Nathaniel Bowditch The Practical Navigator

PrintPrintEmailEmail

Such a voyage meant long watches when the entire crew was on deck. Time after time the anchor was let fly on the run to save them from a submerged reef or to assist them in clawing off a lee shore. On the ship struggled through unknown waters, past cannibal islands, relying on charts that were so incomplete and so filled with error as to be nearly useless. And all this in the face of the monsoon—the captain disdaining to wait for the fair wind the Good Lord himself had provided to bring simple and devout mariners safely to their destinations.

For the sailors the worst uncertainty of all, of course, was that of the ship’s position, known only to scrawny Nathaniel Bowditch, the supercargo, who could scarcely be trusted to stand a proper watch. Deeper and deeper the Astrea worked her way into the tortuous waters of the Indies. Time after time the ship was saved by the superb seamanship of Captain Prince and his crew. Nevertheless, as islands, channels, and capes kept appearing out of the mists exactly when and where Bowditch said they would, even the crew began to be impressed.

Bowditch was not content merely to navigate the ship himself. He knew that if his methods—and the book he was writing—were to be truly useful, they would have to be within the grasp of the most untutored seaman. Accordingly he undertook to teach every man in the Astrea to navigate, holding classes and drawing diagrams in chalk on the holystoned decks. The charts were explained to the men. He taught them how to use a sextant. Daily positions were worked out. He refined, sharpened, and clarified his explanations until finally every man aboard, from the cabin boy up, could establish the daily fix. Only then was Bowditch satisfied. He had already known that celestial navigation was trustworthy—he now knew that the involved astronomical concepts could be made simple enough for anyone to use, quickly and accurately.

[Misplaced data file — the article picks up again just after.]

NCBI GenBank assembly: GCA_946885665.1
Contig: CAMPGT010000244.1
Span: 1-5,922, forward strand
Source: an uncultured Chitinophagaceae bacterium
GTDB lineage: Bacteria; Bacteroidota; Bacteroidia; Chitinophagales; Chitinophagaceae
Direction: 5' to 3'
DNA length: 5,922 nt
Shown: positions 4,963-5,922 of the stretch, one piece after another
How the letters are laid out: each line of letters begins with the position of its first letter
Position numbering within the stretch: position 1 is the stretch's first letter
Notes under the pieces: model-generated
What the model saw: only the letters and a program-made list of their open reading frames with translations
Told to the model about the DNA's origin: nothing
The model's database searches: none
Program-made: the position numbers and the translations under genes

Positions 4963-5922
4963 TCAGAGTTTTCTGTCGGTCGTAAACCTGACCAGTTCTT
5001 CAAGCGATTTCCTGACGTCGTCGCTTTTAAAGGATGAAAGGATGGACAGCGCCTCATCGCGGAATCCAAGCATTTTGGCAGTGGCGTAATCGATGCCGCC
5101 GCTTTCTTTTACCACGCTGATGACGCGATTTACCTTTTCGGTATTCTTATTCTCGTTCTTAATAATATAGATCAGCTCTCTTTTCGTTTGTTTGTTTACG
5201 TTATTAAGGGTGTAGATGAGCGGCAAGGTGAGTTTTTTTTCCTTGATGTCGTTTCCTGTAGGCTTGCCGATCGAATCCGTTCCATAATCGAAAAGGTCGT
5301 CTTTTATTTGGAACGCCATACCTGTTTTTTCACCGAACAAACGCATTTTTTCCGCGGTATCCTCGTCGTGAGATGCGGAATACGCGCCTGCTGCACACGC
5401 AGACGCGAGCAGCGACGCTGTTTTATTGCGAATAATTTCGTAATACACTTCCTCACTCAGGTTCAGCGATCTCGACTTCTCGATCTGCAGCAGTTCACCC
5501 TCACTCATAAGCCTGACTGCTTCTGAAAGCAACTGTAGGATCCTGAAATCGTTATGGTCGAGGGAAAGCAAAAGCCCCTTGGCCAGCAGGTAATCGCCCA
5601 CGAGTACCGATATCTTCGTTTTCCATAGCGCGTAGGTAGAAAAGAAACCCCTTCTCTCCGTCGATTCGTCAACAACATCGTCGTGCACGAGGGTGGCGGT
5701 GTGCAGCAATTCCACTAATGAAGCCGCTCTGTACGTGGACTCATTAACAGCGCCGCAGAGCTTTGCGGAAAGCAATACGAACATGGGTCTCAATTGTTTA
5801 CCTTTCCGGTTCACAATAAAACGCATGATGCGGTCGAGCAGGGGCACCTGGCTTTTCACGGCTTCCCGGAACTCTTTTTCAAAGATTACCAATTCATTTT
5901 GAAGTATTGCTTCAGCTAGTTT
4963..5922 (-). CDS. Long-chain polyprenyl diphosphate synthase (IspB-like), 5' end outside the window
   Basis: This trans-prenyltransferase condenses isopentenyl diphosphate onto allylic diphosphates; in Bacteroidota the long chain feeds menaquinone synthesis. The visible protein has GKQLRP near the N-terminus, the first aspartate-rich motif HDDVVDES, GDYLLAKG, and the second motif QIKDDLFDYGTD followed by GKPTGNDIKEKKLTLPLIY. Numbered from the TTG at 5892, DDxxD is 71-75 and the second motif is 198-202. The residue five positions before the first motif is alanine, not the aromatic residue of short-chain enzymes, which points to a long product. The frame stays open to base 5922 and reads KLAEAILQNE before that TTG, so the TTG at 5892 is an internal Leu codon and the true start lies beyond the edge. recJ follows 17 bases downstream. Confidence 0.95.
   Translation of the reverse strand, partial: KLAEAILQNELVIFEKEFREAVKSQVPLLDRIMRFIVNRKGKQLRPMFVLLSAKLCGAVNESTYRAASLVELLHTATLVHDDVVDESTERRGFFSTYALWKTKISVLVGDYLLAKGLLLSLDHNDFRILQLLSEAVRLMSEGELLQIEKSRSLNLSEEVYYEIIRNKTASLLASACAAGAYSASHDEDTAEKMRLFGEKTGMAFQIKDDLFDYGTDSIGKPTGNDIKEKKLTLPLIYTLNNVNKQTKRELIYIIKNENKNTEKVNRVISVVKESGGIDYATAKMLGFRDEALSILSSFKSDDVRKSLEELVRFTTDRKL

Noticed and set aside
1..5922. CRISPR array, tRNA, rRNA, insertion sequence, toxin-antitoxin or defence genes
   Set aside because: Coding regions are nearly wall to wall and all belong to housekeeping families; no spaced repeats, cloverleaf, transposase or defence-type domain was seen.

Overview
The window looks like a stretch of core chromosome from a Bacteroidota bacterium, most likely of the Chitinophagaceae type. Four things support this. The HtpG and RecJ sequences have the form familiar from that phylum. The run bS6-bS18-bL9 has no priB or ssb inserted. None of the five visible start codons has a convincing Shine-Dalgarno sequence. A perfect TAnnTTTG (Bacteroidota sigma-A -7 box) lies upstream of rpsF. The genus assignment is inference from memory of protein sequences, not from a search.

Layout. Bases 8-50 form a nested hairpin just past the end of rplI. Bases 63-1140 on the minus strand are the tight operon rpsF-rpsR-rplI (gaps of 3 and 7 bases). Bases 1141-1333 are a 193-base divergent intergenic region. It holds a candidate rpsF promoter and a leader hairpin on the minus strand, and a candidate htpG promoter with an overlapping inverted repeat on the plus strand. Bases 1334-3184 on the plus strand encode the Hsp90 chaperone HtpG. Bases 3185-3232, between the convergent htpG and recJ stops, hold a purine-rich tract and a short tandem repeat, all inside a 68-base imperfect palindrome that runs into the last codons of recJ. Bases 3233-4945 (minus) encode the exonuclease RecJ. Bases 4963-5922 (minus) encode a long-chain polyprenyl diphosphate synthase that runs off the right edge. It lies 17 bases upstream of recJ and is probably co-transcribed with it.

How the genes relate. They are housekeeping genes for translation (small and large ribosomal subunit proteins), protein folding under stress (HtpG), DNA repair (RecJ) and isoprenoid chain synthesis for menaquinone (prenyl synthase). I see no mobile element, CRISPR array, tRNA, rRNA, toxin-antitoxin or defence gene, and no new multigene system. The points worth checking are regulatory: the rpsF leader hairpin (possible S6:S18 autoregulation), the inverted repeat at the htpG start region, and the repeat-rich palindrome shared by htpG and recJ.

In addition to navigating the vessel, teaching the crew, and standing his regular watch, he continued doggedly at work on the book. Besides the tables and the rest of the navigational material, he also began compiling a huge mass of related figures and information. He amended the ship’s charts. He developed and put down in precise and simple language methods for taking bearings, calculating distances, speeds, and other data vital to mariners working their vessels close to the land. He formulated exact terms and nomenclature for the construction, outfitting, and handling of ships. In short, he slowly began to compile a bible that would include everything men knew about ships and the sea.

The outward passage was finally completed. The dangerous complex of the Indies was again behind, the run up the China Sea was done, and the final “Land-ho!” rang from the masthead. The Philippines loomed dark and low on the horizon, precisely when Bowditch expected them to. Prince swiftly worked his way down the coast and a few days later quite non-chalantly let fly the anchor in the pale green waters of Manila Bay. The Astrea had completed the voyage in astounding time: six months, twenty-three days.

Her presence was unbelievable to the people of Manila. The ship claimed the impossible—a run through the Indies against the monsoon—but there was no disputing the facts as the evidence lay tranquilly swinging on her anchor in the harbor. Soon her crew, and Bowditch in particular, were local sensations—the pride of the handful of Americans living in the city. It was conceded that there was “more knowledge of navigation on board that ship than there ever was on all the vessels that ever floated in Manila Bay.” Captain Prince took pleasure in boasting that every man jack could take a lunar sight and work up a position “as well as Sir Isaac Newton himself, were he alive.””

“Captain Prince found a ready market for the goods in his floating warehouse, and soon trading was completed. The Astrea lay deep in the water, laden with sugar, pepper, indigo, and hides—commodities that would command high prices back in New England. The astonished Manilans were now due for another shock. The monsoon would shortly make its semiannual shift and would then blow steadily out of the southwest—the direction of the Astrea ’s homeward route. Any ordinary ship would have settled down to wait six months for the next shift and the necessary fair wind. But the Astrea was no ordinary ship. One fine morning the scholarly crew of mathematicians loosed the sails and weighed anchor. Disdaining the threat of the monsoon, they laid their course for Salem and home.

The return passage also was accomplished by celestial navigation and was made in record time, despite a bad leak that kept the men pumping for months on end. The vessel made her landfall on the Massachusetts coast in September, 1800, and sailed up the channel to an incredulous Salem approximately fourteen months after she had left.

If he had expected to be welcomed in triumph, Bowditch was disappointed. No triumph awaited him. Fortunately, however, he had returned from the sea with enough money to see his way clear to finishing the book, and once ashore, he kept at it. This was long before the days of mechanical calculators, and there were thousands upon thousands of complicated computations to be made for the tables. Since Bowditch was determined that his work could be trusted, he worked each set of figures three times.